“…makes some notable contributions to the popular and scholarly literature about the Niagara region…a welcome addition to the literature of US-Canada cross-border studies.”
-The Canadian Historical Review
“…provides a most engaging and eloquently written story, a learned tale of the Niagara region’s associated historical triumphs and abiding challenges. The book’s geographical and social histories will be of interest not only to residents of the Niagara Frontier but to anyone who has ever been fascinated by the complexly related natural and technological wonders that have helped to make Niagara one of the world’s most famous and enduring icons.”
This in-depth regional study of the Niagara Frontier traces the evolution of landscape and patterns of settlement on both sides of the Niagara River extending from St. Catharines, Ontario, to Lockport, New York. This significant region, astride an international frontier, both connects and separates, unites and divides Canadian and American territories bordering the Niagara River.
Like map overlays that build on an underlying base geography, Professor Jackson's chronological approach begins with the qualities of the physical background and their ongoing ramifications up to the present for the use and development of land. He then adds the Native settlements, showing their trails and economic activities, while highlighting the amazing fact that certain Native features remain an intrinsic part of the modern landscape. The next time period reveals that the previous human landscapes, once continuous across the Niagara River, became acutely discontinuous with the creation in 1783 of an unseen but divisive international boundary.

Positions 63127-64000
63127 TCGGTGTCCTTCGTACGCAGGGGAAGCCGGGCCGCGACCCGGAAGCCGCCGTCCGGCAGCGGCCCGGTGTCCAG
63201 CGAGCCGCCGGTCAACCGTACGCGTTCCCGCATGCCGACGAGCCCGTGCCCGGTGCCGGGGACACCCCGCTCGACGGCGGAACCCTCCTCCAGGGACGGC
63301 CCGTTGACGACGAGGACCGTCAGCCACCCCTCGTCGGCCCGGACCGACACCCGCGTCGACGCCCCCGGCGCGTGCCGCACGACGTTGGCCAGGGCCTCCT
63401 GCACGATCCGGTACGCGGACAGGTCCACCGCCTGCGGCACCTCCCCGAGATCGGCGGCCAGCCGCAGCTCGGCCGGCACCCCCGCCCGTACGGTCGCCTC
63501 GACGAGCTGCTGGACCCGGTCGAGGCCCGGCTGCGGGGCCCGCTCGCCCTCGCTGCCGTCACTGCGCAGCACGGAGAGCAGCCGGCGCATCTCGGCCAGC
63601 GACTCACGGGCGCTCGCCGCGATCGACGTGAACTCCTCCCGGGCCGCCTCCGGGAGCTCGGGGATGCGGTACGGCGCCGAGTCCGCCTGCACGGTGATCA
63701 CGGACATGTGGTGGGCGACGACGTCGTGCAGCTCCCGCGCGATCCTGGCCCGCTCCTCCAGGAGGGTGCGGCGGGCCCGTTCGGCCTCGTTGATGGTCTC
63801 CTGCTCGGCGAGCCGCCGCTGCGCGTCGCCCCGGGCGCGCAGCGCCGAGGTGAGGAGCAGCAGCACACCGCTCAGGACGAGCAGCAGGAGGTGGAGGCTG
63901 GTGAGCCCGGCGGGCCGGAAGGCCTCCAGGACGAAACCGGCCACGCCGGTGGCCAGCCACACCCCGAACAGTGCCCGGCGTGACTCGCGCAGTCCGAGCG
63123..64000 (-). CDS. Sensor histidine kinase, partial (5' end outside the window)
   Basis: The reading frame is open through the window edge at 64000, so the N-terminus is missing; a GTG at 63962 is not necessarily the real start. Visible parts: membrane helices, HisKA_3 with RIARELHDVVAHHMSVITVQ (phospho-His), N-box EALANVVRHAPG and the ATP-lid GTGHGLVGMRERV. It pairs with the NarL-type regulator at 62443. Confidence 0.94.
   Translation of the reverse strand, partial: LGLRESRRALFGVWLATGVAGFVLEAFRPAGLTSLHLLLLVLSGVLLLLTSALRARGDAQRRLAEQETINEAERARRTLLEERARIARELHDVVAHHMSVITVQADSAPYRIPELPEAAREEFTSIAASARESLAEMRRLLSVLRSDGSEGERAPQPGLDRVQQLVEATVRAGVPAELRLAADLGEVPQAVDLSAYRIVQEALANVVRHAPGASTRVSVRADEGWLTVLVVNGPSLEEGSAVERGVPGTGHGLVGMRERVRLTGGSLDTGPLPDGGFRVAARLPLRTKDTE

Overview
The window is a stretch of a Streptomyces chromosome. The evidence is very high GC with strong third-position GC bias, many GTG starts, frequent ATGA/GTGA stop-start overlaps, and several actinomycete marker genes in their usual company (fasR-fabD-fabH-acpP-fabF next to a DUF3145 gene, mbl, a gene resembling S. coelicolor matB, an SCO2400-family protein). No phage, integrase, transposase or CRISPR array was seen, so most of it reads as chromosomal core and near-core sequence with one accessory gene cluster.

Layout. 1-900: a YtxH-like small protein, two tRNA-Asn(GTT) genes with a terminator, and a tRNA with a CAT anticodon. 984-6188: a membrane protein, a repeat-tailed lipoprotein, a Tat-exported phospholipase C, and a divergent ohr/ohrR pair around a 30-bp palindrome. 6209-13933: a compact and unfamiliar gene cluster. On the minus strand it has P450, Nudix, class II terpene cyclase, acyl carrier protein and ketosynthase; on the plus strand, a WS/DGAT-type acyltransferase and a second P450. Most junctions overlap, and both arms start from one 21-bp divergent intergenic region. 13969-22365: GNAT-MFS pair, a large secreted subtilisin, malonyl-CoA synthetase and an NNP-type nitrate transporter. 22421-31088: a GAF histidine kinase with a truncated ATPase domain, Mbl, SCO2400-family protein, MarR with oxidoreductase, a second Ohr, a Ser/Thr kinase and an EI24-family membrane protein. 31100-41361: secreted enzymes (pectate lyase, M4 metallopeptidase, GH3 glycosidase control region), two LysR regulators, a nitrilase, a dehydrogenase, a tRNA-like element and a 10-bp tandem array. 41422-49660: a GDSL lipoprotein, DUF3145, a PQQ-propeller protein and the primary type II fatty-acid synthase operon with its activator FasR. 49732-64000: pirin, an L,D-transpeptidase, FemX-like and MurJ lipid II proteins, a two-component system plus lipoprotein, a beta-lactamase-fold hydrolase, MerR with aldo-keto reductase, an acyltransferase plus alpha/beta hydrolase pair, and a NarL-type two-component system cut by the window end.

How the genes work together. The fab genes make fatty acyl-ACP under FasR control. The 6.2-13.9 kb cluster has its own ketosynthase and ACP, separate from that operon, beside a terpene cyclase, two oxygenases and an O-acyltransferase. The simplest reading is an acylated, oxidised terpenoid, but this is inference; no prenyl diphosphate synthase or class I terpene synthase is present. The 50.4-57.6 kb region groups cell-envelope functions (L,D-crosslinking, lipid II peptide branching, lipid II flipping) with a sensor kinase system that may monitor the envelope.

Subsequent chapters follow the changes over the course of time as canals, railways, hydroelectric power, and the dominance of the automobile in the present era all transform the environment. Jackson also discusses Niagara Falls as the fulcrum around which the Niagara Frontier has developed and the impact of the tourist industry on the region. This thorough analysis of an important international region will be of great use to students of regional, urban, and historical geography as well as to anyone involved in cross-boundary trade, education, or tourism.
Book Binding: Hardcover
Shipping Weight: 1lbs
John N. Jackson (St. Catharines, Ontario) is professor emeritus of applied geography at Brock University and the author of fourteen previous books on regional geography and history.
John Burtniak (St. Catharines), now retired, was the special collections librarian and university archivist at Brock University.
Gregory P. Stein (Buffalo, NY) is associate professor of geography and planning at SUNY College at Buffalo.